bikes

Train of thought part 2

My first week of using public transport has opened my eyes to a new world. I’ve partially adapted to the culture of the morning commute, which I describe as ‘the zombie apocalypse’. Everyone looks half dead, no-one is speaking or smiling or interacting. I had one human interaction the whole week a single ‘good morning’ which I received after I initiated contact. This was the one person I sat next to who didn’t have headphones in or was talking on the phone. I watched enviously as people boarded with bikes, that will definitely be my next step.

I was still easing in to full time work so the train home varied depending on the time I left. My favourite was just after 3pm when intermediate aged students were boarding. I enjoyed listening to their banter about school, laughing like human beings. On Friday I was even more adventurous catching the train from a new station and then a bus at the other end. I raced up to the platform hoping to catch the next bus, searching the times I couldn’t believe they only ran every 30 minutes. I had 20 minutes to wait so decided to risk using to bathroom. Big mistake, never again, honestly it could not have been further from the clean, well maintained, fresh smelling, well lit experience of the train. The bus finally arrived, but if it hadn’t been for my familiarity of the area I would have wondered where the fuck we were going.

Basically I think the bus routes in Auckland were made up by some drunk people at Auckland Transport one night by throwing darts at the map and saying ‘yip that street will do’, or let snails loose on a map with ink in their slime to mark out routes – who knows but it’s honestly random AF. If the trains are direct then buses are there to ensure you have to have a degree in geography, synchronising times and do not expect to get anywhere in a hurry. But I did get home and I’m definitely more positive overall, but I am counting down to getting back on the bike. I’d happily take daily abuse from motorists and random strangers chatting to me at the lights than the zombies.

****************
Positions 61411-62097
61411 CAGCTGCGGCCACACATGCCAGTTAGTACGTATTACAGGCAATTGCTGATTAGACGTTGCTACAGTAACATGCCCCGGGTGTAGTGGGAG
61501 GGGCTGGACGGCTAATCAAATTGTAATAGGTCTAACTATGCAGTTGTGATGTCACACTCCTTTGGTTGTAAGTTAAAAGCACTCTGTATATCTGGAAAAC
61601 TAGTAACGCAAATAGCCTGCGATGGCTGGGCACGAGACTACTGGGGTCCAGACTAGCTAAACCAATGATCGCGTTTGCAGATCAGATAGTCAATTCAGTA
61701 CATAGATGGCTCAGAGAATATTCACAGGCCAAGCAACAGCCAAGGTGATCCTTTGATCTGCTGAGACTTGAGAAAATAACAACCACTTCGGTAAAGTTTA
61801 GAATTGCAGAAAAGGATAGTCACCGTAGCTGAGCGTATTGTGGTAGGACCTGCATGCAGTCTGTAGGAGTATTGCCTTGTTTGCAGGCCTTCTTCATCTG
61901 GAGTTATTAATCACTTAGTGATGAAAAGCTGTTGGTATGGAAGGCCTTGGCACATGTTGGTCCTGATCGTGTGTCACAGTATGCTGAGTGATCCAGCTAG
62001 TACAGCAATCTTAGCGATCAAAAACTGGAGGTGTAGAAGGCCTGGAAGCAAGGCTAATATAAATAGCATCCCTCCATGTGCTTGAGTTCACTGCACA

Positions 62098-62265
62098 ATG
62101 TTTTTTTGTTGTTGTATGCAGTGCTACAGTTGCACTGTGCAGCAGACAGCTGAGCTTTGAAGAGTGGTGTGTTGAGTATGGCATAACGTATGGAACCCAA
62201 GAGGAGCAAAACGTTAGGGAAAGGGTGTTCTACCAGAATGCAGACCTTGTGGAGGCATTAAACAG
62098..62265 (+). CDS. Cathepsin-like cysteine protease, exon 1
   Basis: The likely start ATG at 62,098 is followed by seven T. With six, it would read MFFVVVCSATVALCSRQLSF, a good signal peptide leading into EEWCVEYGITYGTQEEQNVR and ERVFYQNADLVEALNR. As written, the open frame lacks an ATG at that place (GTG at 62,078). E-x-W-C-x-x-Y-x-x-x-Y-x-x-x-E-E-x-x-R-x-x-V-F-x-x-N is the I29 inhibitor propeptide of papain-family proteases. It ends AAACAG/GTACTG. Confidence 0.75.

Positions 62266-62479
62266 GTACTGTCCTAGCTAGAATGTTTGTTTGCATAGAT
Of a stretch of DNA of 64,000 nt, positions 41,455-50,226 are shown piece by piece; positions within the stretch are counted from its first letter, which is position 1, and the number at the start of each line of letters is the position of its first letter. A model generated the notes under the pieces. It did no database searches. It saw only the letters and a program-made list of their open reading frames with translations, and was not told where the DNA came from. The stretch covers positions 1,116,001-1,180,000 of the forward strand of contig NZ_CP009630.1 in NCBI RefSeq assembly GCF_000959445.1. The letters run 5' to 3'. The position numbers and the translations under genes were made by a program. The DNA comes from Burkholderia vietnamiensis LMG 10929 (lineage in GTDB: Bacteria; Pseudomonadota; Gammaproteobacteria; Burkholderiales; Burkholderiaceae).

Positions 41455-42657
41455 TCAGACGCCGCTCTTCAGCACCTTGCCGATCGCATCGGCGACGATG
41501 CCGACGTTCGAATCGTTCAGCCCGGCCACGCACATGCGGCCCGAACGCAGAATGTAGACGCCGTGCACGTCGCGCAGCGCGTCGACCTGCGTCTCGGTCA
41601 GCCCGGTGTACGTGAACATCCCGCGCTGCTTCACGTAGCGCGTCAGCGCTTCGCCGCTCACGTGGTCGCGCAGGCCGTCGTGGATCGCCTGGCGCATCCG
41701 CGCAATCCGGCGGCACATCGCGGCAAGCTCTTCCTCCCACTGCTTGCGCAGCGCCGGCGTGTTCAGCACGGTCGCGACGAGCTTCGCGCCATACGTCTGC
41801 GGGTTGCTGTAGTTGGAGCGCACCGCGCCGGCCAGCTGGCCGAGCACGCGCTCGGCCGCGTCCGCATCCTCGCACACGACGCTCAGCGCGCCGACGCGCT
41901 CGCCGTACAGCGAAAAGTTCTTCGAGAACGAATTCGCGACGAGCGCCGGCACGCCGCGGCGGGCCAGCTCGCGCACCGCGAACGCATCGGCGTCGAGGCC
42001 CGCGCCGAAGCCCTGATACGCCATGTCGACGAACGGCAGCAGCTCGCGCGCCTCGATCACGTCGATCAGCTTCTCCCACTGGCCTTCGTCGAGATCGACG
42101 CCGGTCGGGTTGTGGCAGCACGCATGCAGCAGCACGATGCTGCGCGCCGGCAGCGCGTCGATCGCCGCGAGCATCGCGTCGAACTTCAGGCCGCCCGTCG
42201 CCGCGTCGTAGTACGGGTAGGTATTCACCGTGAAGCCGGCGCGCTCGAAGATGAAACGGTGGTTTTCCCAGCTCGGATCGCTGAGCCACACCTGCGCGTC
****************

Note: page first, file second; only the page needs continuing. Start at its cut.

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A Train of thought

I started back at work today after 6 weeks off after surgery. My surgeon laughed when I discussed the idea of riding my single speed, it was a warm laugh – one that validated my body would not be ready (she said not for 3 months…we’ll see). Therefore I needed an alternative way to get to work, so today I embarked on an adventure with public transport, catching the train. Here are my first impressions:

I have my loaded Hop Card, and get on the 7am train, it’s already quite full but I find a seat. The only thing that surprises me is how bright it is inside, lights on full while outside it’s still pretty dark. I can’t get any sense of where I am, my bearings have all gone, I just stare out the window trying to pick up land marks. I resist getting out my phone but also respect that the guys I’m sitting next to probably doesn’t want to chat at this hour on a Monday morning. I’m suddenly conscious of my deodorant and the smell of my hair product, hoping I’m not suffocating the poor guy. Being on the bike is almost the opposite; it’s quite an intimate feeling in comparison, even if no-one is talking. I catch people’s eyes but am careful not to go full Cheshire cat smile. I have no idea what the etiquette is so I try and keep a friendly neutral face by occasionally checking in the glass to avoid RBF (resting bitch face).